Source: Economic Times
In recent years, with financial inclusion in mind, countries in the developing world are slowly moving away from pure cash payments towards bank accounts that will bring the unbanked into the fold of the formal financial system. Though the direct cash transfers (DCT) plan proposed in India does not explicitly recognise financial inclusion as its objective, the basic building blocks for this link to be a success are already there, i.e., strong policy push for financial inclusion, payments infrastructure, etc. Given India’s bank-led financial inclusion model, the RBI is continuously exhorting banks to see this as a business opportunity, rather than a social obligation. Now, with the announcement of a comprehensive DCT plan across the country, this article looks at whether there is a business case for banks to leverage this scheme towards financial inclusion.
DCT provides a regular flow of payments through the bank and there are various levels at which a business case can be made out for banks for just DCT business. A CGAP study by Chris Bold, David Porteous and Sarah Rotman (see accompanying graphic) outlines these levels using global case studies as their reference point. At level I, the most demanding case, an individual account is treated as a profit centre, with or without government fees made for this service. If profitability holds at this level, it will automatically hold at other levels. At level II, the client is the profit centre with added services like credit, savings, etc, bringing the bank business. At level III, the entire segment of clients under the DCT programme can be treated as a profit centre. Banks could also think of DCT for strategic reasons (level IV) purely as a line to getting other business from the government or just to follow the mandate laid down by the government and regulator (level V). As of now, India seems to be stuck at levels IV and V. For true financial inclusion, there has to be a transition to the other levels.
While banks in each country operate under different environments, some valuable insights do come from the CGAP study. Banks interviewed said they find it difficult to be profitable at level I without government fees. All banks felt that level II can be achieved over time as savings account balances grow. Brazil’s Caixa achieved profitability at level III without government fees due to massive economies of scale and lowcost payments infrastructure. All banks maintained that branchless banking was the only way to keep costs low during expansion and, apart from initial set-up costs, training and managing the agent network is an ongoing and crucial component of raising quantum and quality of services. Managing liquidity at the point of contact with the customer service points is another vital part of service delivery. Government payments can be lumpy and Caixa, for instance, arranged for staggered payments to avoid peaking of withdrawals. This is a crucial point that shows the extent of attention to detail that is required to keep the payments flowing smoothly at the last mile. It is unlikely that the government or the banks in India have moved vigorously on thinking through these points yet.
There is a note of caution. Not all banks interviewed have moved into cross-selling other financial services; understanding the need of these customers is still a tough proposition. Clients tend to withdraw all the money and then save through informal sources out of habit. The final crux, therefore, lies in creating suitable financial products for these customers and on raising awareness. While the RBI has been pushing for improving financial literacy, the experiences of first-time customers in this DCT programme would be crucial to get the message across.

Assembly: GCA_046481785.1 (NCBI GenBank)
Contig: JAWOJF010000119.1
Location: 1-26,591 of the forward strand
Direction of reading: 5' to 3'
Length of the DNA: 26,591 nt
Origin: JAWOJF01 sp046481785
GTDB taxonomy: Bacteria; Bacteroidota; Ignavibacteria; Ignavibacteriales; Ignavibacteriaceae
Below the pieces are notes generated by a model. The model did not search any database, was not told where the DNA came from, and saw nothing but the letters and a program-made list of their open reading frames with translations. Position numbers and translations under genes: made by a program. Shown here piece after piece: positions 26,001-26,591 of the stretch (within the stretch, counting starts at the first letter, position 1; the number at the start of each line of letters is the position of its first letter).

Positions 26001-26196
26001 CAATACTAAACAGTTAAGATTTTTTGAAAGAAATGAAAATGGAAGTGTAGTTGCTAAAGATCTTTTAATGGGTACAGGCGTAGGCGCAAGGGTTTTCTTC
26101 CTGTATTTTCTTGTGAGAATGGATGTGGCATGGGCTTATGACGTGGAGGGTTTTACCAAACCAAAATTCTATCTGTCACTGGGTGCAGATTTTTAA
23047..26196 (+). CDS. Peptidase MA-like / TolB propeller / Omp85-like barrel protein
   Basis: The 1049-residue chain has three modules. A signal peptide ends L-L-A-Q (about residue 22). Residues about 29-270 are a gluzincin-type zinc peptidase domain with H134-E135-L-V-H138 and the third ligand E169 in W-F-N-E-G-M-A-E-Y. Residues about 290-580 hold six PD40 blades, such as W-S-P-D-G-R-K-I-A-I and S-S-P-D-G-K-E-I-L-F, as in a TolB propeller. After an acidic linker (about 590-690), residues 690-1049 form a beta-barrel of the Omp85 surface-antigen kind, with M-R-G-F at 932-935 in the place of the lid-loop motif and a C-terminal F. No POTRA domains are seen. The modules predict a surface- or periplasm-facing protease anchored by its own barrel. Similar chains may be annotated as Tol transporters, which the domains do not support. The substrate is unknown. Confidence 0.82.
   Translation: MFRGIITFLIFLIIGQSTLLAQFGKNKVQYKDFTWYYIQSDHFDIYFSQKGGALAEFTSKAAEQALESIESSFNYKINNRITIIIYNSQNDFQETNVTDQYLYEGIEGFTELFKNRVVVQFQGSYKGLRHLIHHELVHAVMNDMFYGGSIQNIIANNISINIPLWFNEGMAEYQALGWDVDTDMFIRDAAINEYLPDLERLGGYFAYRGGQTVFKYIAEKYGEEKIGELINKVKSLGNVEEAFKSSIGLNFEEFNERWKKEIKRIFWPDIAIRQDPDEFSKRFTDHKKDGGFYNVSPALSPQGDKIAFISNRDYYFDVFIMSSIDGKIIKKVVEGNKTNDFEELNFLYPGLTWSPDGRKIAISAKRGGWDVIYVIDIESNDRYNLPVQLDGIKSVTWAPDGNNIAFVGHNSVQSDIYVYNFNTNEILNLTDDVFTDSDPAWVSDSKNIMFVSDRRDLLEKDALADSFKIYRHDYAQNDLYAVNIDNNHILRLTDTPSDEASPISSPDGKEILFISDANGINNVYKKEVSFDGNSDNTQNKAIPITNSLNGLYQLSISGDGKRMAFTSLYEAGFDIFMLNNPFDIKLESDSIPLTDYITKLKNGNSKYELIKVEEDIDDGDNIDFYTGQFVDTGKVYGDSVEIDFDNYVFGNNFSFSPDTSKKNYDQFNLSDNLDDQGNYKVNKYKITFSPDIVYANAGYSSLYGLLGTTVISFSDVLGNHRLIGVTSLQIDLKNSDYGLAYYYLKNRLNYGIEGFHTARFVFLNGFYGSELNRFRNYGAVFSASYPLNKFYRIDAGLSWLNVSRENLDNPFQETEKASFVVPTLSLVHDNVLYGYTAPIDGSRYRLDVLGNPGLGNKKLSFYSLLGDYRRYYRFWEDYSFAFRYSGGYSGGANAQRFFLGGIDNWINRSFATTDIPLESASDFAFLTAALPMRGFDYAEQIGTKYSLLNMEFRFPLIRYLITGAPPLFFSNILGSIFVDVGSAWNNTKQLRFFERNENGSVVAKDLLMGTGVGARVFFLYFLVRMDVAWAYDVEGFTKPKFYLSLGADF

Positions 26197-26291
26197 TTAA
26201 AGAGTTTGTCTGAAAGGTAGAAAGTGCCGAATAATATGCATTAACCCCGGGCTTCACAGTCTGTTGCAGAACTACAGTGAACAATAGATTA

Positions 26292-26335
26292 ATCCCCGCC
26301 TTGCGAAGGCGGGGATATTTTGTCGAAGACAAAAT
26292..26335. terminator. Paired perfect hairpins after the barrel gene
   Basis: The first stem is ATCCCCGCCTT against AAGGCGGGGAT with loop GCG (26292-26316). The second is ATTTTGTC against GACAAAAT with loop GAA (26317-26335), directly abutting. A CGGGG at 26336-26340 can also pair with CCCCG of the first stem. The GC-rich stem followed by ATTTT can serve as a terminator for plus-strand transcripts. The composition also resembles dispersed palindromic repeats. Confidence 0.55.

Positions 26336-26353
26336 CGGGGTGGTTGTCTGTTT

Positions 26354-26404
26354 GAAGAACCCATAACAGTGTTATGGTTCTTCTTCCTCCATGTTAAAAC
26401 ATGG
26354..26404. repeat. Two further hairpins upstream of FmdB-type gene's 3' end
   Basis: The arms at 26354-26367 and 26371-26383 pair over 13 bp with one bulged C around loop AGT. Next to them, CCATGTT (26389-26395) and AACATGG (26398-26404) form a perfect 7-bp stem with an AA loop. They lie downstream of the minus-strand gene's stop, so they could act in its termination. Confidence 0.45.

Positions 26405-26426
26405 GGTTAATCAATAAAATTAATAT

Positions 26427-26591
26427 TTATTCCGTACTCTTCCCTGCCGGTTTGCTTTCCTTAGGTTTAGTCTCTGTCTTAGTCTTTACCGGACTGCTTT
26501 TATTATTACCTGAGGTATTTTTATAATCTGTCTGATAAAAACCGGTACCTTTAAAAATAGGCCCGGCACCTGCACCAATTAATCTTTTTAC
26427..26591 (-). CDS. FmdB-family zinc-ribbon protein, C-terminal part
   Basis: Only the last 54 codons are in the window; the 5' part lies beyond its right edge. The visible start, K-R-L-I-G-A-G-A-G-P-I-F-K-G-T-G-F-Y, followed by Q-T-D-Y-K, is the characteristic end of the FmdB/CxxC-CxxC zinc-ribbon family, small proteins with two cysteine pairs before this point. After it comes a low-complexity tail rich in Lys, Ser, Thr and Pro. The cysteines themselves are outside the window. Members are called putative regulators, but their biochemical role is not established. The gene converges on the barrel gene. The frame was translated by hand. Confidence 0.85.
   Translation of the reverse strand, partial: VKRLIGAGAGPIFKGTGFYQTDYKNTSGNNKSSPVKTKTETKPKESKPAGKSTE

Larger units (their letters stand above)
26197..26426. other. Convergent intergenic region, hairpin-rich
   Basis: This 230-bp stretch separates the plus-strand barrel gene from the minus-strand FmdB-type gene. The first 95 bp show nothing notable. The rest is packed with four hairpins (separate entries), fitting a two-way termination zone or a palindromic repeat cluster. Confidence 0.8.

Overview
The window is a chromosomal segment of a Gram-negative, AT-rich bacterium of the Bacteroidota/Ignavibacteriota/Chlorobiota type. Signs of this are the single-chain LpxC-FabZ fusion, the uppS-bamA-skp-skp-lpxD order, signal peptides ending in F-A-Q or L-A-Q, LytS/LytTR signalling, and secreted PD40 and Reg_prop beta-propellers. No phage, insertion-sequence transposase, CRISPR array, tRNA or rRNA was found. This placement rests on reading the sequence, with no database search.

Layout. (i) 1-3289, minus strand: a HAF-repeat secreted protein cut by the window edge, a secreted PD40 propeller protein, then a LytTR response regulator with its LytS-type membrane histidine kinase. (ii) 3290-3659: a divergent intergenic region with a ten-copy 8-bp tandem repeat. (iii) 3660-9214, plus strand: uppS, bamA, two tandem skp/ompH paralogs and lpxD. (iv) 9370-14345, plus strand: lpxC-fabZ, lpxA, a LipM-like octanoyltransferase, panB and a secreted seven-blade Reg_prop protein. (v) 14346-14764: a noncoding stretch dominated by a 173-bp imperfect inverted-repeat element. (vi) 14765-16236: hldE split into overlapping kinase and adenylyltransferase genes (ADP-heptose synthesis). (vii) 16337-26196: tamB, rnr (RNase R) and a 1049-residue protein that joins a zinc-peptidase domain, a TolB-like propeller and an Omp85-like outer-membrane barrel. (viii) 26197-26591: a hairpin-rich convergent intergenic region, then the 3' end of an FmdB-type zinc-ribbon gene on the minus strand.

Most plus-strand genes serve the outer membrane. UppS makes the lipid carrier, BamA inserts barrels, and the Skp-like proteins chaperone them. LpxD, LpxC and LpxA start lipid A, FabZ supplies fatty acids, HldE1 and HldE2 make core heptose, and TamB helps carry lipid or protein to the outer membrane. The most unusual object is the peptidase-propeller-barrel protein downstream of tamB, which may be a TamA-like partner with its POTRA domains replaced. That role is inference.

Whatever the models across the world, two points that come through clearly are: (a) the world is moving to delivering social transfers through electronic payments, and (b) bank accounts used to route these transfers are a necessary, but not sufficient, condition for financial inclusion. It is, in fact, a long haul towards universal financial inclusion. As Michael Joseph, founder of the most successful M-Pesa model and now managing director of Vodafone Mobile Money, said recently, there has to be a lot of investment of resources to raise the number and quality of transactions.
Policy should work towards putting in place more enabling conditions, rather than rules and notifications that deter stakeholders from having a long-term perspective. This is particularly applicable to India where conflicting statements have made the business case for banks rest largely on mandate. This is a pity since the basic building blocks for financial inclusion are in place and RBI’s vision is there to lead the way. What remains is the challenge of working through the specifics of getting the DCT through bank accounts to the beneficiaries and then drawing them into the financial system. As with other issues in India, the potential is there just waiting to be tapped.
(The author is with the Indicus Centre for Financial Inclusion)
Levels of Business Case for G2P Payments
LEVEL 1: Account: Is each individual account sufficiently profitable? With government fee? Without govt fee?
LEVEL 2: Client: Is each overall client relationship profitable (i.e., cross-sell)?
LEVEL 3: Portfolio: Is the overall product or client segment profitable?
LEVEL 4: Strategic: Does the bank earn direct financial return in other ways (i.e., other government business)?
LEVEL 5: Mandate: Does the bank’s licences or existence depend on G2P, regardless of financial return?
SOURCE: CGAP Focus Note No. 77, S o c ial C a s h Tr a n s f e r s a n d F in a n c ial In c lu sio n : E vid e n c e f r o m F o u r C o u n t ri e s, Chris Bold, David Porteus and Sarah Rotman, February 2012